So you thought that you had seen all the rabbits in Brian Cody's baseball cap. So consider this. Galway secured their first line ball in a scoreable position in the last ten minutes of yesterday's Leinster final. A coincidence, or does Kilkenny's powers extend to being able to prevent put-upon opponents from even garnering side lines, for their deadly coruscating duo of Ger Farragher and Joe Canning. At this stage if one is to plump for Cody's battalions or the certainty of chance, this quarter knows whose side he is on. One suspects that if Kilkenny were a soccer team Rory Delap would be looking for alternative employment.
If Cody has such as hold one wonders why so much time is wasted in the media ( old and new ) talking about trying to negate the All-Ireland champions. Two-thirds of R.T.E's panel fulminated about Damien Hayes being re-located out the field in the second half, only for Cyril Farrell to point out that it occurred because Galway were being beaten up a stick at mid-field the the Michaels Rice and Fennelly. One didn't think that Kilkenny could have as intimidating a duo i Lar na Pairce as Derek Lyng and Cha Fitzpatrick anytime soon. But that poverty of imagination didn't take account for the fact that the cats are continually reinventing the hurling wheel, with the 2008 All Ireland final being but the most awesome manifestation. And of course they may be more to come from the forwards. Eddie Brennan is evincing the fire and brimstone of yore but not the rapier hurling. Eoin Larkin will likely not always hit wides for fun. Richie Power continues to provide tantalising cameos without quite bringing consistency to his game. Ditto T.J Reid has managed to shoot five points from play so far, but not quite copper fastened his starting place after previous super-sub heroics. Cody has, unwittingly, shown that early summer is a time where he feels he can experiment. Witness the esoteric placing of Richie Hogan at centre-forward against Dublin and Martin Comerford at corner-forward versus Galway.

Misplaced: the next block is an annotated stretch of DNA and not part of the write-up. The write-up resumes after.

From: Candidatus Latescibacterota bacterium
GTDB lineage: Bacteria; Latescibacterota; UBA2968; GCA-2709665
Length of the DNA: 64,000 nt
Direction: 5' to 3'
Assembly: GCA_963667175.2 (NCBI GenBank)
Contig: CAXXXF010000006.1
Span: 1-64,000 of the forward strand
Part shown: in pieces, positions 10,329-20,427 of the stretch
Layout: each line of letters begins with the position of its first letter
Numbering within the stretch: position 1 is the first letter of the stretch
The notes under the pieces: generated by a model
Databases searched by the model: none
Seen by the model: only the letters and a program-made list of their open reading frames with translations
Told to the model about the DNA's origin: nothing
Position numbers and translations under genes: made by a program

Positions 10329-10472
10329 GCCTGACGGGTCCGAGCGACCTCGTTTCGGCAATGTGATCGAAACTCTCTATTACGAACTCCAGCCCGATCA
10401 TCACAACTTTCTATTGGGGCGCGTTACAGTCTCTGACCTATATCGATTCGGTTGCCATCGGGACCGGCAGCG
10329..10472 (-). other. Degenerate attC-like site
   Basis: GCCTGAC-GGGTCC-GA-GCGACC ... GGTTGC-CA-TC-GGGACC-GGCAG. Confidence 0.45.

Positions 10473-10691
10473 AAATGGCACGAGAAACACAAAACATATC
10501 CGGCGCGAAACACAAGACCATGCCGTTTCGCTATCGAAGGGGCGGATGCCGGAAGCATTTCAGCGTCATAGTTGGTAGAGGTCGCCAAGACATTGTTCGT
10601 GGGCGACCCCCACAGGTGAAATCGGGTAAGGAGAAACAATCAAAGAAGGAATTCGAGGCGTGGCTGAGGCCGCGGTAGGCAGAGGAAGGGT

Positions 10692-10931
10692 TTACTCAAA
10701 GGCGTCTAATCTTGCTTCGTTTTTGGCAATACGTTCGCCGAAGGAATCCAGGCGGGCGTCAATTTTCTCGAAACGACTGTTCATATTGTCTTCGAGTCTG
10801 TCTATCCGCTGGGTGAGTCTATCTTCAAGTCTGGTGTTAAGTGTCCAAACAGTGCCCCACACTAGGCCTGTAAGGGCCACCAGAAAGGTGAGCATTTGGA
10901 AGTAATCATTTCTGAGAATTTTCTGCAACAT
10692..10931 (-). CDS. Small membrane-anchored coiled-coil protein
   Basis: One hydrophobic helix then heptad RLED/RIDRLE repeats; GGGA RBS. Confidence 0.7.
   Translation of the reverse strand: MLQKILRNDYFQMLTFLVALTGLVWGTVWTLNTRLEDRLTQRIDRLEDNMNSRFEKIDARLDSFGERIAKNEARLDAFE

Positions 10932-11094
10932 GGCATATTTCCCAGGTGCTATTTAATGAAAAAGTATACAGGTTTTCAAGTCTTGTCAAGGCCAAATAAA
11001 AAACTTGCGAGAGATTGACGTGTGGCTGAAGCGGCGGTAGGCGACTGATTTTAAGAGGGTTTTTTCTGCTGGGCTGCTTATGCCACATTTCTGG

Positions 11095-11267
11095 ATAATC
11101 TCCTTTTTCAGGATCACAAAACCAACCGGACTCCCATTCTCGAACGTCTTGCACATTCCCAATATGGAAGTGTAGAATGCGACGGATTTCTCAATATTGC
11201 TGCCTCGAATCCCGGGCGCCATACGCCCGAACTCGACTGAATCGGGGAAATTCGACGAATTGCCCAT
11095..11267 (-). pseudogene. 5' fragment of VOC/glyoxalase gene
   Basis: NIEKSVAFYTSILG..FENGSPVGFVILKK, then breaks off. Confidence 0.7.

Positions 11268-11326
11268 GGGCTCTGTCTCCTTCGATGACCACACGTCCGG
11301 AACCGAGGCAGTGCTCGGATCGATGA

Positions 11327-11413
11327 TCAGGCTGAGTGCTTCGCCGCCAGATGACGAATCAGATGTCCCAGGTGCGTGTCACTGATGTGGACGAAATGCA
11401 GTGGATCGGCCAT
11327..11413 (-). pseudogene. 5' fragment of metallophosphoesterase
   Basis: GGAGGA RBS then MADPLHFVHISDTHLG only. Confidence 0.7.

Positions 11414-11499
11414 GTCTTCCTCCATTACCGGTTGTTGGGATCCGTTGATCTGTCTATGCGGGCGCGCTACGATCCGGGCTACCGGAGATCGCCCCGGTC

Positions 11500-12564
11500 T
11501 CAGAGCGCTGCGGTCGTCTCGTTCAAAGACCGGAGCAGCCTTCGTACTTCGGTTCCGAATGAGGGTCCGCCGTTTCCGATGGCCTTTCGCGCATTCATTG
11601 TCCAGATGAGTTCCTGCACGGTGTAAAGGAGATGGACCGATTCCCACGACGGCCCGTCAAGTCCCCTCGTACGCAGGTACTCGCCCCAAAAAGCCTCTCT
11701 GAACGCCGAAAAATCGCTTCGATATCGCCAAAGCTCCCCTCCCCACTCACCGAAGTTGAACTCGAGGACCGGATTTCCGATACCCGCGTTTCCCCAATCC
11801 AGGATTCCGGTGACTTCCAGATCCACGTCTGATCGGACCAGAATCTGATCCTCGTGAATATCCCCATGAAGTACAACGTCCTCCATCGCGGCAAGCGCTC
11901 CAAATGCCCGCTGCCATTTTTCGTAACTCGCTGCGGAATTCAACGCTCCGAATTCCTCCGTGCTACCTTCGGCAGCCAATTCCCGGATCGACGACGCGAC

Galway's tactical plotting yesterday wasn't entirely knuckle-headed. The placing of Andy Smith in a deep position had at least the virtue that a tribesman forward wasn't detained with the forlorn task of trying to win 50-50 ball against Tommy Walsh. Without getting into too much jiggery pokery this blogger would at least offer this simple suggestion. Whilst lining out forwards basically in their proper positions make sure that corner forwards ( preferably light speedy ones ) get at least some chalk on their boots. This at least would ensure that players like John Mullane don't spend their time 25 yards infield like De La Salle's finest did in last years All- Ireland semi. It also would ensure that John Dalton, his finest hours previously at full back, will be properly tested. The result will likely be the same however. Yesterday's facile victory has brought to the fore again the question of the death of hurling. In reality the sport is in decent health but is portrayed to be otherwise partly because one competitor currently operates in a different world to other (dual) counties . If obviously the cats can't be punished by ordering them to devote resources to the big ball game, it's equally unrealistic to expect that many of their rivals can ramp up their hurling resources significantly at gaelic footballs expense. So come to think of it maybe asking Shefflin and co. to wear tennis shorts replete with lead weights in their pockets isn't a bad idea.